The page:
Center for American Progress

RELEASE: CAP Analysis Debunks Disability Myths Around Men’s Declining Participation in the Labor Force
Press Release

RELEASE: CAP Analysis Debunks Disability Myths Around Men’s Declining Participation in the Labor Force

Washington, D.C. — Ahead of anticipated cuts to Social Security Disability Insurance (SSDI) in President Donald Trump’s budget, a new analysis from the Center for American Progress debunks widely reported claims that the long-term decline in prime age men’s labor force participation is due to disability benefits, including SSDI, Supplemental Security Income, veterans disability compensation, and workers’ compensation.

“Over the last half-century, the share of prime-age men in the labor force has declined, with a simultaneous increase in widespread misinformation about the reasons for this trend. Essential disability benefits are not to blame. The number of mid-age men receiving disability benefits over the past 20 years is actually down, and the number of men not in the labor force because they are going to school or caring for family members has doubled,” said Shawn Fremstad, Senior Fellow at CAP.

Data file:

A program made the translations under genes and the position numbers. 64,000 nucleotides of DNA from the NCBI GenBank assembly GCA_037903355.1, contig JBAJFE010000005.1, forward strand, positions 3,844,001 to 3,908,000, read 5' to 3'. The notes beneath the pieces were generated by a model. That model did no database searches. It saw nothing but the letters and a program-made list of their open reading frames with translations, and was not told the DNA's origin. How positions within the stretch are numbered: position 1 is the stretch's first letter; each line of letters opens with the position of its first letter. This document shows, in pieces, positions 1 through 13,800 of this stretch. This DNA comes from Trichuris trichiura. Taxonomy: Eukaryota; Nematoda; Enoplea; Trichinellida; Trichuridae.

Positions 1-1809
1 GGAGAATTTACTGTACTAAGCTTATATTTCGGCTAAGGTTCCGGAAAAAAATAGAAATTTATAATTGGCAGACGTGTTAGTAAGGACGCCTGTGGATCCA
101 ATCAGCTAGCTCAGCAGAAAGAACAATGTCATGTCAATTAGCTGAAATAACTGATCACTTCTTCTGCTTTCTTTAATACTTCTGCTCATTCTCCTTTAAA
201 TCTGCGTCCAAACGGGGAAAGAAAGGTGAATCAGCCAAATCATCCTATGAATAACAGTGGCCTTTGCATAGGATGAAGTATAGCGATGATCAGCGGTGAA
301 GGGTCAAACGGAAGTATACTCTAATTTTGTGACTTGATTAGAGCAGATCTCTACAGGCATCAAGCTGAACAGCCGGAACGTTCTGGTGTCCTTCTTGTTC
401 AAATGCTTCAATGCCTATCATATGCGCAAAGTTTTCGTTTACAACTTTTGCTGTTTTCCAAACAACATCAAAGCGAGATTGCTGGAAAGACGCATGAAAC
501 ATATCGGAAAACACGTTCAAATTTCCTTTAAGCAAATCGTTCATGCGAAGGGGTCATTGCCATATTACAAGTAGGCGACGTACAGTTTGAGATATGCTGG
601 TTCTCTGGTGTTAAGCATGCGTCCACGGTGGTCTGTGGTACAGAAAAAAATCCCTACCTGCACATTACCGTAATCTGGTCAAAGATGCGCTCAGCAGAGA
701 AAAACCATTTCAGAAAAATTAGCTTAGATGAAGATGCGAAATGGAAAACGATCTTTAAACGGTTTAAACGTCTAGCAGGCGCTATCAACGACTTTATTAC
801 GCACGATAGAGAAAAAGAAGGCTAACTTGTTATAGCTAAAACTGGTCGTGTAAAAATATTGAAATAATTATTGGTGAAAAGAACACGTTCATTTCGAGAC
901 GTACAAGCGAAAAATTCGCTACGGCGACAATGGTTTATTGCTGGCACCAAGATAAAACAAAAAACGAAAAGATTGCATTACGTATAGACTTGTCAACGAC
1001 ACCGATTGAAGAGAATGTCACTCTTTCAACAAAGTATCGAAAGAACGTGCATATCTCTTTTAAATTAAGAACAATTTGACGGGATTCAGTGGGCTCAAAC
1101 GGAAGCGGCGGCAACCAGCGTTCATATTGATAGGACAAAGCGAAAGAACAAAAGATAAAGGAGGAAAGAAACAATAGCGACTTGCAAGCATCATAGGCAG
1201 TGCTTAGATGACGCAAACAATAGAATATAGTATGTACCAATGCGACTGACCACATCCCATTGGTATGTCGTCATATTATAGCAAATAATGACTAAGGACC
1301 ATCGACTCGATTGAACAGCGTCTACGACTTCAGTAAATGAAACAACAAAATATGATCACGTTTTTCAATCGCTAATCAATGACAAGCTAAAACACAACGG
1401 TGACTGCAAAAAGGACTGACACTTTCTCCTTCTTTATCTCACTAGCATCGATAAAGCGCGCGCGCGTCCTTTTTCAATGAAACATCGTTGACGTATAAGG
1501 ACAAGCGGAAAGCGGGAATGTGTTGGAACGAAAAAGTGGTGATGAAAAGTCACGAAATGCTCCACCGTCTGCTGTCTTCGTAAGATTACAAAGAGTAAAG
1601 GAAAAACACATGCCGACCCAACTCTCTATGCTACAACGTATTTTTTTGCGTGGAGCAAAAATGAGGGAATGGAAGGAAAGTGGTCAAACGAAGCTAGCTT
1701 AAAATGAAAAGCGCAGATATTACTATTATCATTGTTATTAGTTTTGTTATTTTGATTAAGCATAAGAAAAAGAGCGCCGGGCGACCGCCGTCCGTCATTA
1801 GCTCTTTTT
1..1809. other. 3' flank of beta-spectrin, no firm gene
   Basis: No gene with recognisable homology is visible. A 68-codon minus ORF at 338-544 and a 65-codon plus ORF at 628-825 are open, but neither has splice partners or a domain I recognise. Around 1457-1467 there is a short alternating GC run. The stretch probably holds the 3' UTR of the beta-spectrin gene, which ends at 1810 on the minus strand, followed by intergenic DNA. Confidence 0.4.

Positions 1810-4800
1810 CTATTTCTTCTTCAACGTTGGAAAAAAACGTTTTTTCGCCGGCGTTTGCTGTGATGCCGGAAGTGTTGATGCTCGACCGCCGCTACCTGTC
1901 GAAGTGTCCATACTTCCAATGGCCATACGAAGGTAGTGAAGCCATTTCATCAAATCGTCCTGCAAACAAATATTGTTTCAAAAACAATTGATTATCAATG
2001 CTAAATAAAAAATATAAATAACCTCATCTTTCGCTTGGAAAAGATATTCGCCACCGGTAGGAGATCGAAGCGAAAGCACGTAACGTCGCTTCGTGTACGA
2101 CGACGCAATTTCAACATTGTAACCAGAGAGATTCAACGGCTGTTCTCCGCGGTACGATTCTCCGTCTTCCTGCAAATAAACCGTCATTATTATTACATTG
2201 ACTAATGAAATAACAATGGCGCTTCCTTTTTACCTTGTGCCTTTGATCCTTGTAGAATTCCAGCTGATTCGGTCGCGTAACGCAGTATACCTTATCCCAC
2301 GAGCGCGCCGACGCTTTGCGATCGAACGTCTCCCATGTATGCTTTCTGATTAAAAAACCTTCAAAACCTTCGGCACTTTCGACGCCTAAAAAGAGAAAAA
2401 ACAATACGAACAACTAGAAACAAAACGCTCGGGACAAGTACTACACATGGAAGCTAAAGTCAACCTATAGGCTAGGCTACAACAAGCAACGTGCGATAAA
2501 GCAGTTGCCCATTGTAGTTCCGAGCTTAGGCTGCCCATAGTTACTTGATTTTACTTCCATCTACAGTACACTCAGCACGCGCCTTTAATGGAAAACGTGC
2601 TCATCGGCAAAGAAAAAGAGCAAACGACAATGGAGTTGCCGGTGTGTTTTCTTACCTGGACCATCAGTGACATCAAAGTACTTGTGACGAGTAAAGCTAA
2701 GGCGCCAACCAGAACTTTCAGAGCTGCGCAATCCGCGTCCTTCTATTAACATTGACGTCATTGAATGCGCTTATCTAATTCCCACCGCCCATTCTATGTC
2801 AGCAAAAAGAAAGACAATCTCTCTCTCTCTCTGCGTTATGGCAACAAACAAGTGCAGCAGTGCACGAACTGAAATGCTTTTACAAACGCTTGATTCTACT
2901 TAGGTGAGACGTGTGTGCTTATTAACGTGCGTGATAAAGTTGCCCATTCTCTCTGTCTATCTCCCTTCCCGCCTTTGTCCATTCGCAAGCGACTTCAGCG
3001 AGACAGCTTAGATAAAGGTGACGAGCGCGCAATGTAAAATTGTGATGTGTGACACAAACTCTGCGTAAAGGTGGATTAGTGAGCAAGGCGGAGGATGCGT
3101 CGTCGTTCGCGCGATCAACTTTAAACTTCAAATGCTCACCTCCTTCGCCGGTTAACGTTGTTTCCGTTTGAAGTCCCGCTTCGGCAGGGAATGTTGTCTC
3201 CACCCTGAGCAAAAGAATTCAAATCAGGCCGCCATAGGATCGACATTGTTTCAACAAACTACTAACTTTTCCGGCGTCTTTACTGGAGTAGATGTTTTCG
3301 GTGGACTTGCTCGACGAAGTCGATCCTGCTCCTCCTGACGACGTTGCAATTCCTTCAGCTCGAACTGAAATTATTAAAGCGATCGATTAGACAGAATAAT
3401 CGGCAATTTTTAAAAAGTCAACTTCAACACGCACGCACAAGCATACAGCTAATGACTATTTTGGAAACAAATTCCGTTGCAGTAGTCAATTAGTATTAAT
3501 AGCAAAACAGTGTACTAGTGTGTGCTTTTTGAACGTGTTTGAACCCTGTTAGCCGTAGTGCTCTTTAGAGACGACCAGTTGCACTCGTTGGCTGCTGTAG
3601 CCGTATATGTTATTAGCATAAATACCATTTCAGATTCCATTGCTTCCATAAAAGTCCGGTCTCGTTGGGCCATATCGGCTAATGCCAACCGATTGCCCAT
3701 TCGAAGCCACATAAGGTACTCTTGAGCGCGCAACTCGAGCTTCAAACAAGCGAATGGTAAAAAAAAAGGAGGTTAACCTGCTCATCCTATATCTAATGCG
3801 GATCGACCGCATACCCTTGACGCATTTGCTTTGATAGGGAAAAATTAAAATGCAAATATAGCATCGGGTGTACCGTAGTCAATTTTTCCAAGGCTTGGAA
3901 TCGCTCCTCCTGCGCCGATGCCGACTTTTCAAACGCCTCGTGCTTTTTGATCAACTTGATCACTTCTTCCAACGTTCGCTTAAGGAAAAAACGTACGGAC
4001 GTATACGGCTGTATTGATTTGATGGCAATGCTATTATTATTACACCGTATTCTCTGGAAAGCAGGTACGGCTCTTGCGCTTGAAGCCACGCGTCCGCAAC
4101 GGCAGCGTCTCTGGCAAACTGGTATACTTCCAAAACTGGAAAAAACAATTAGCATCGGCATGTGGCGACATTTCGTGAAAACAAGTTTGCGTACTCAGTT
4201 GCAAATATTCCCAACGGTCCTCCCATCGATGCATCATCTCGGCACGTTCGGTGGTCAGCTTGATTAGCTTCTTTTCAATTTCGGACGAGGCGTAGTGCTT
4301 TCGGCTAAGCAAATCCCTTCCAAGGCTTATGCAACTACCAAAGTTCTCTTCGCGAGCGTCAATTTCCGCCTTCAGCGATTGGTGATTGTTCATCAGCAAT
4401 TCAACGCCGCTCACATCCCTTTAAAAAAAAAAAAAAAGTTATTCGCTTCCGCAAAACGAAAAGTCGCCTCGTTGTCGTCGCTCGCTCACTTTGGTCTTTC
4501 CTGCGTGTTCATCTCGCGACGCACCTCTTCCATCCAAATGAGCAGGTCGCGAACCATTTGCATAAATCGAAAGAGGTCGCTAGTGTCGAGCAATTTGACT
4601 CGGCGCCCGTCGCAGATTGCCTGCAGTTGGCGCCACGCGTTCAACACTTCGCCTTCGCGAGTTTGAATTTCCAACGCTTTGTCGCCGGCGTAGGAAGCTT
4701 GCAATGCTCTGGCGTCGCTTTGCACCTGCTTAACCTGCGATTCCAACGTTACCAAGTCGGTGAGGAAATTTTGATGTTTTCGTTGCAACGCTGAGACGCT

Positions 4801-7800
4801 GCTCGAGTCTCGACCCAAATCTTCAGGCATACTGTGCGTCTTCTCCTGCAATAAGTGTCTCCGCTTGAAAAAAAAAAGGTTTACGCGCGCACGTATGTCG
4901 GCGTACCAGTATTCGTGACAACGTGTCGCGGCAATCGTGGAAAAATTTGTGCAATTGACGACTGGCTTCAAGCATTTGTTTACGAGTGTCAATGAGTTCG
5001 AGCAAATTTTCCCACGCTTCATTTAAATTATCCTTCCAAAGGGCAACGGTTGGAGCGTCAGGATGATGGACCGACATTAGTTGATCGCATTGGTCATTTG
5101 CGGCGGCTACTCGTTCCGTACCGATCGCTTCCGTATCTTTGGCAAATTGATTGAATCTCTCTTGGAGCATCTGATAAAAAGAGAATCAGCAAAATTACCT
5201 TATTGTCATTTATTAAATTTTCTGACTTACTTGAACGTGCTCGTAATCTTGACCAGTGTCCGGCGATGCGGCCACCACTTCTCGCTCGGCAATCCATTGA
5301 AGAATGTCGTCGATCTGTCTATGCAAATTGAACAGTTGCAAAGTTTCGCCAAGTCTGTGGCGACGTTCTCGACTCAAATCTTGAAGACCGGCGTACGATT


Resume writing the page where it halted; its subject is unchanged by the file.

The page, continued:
“Social Security, veterans disability compensation, and workers’ compensation are not pushing men out of the workforce. President Trump and Republican leaders in Congress need to stop leaning on myths to justify harmful cuts to programs that help millions of Americans meet basic living standards,” said Katherine Gallagher Robbins, Director of Family Policy for the Poverty to Prosperity Program at CAP.

The large majority of prime-age men receiving veterans disability compensation or workers’ compensation are in the labor force—not out of it—and the number of prime-age men receiving these benefits has declined. A recent analysis by economist Jason Furman found that increased receipt of SSDI only explains about 0.1 percentage points of the 8.4 percentage-point decline in prime-age men’s labor force participation over the past half-century—which means 99 percent of the decline is due to other factors.

Click here to read the brief.

For more information on this topic or to speak to an expert, contact Devon Kearns at or 202.641.6290.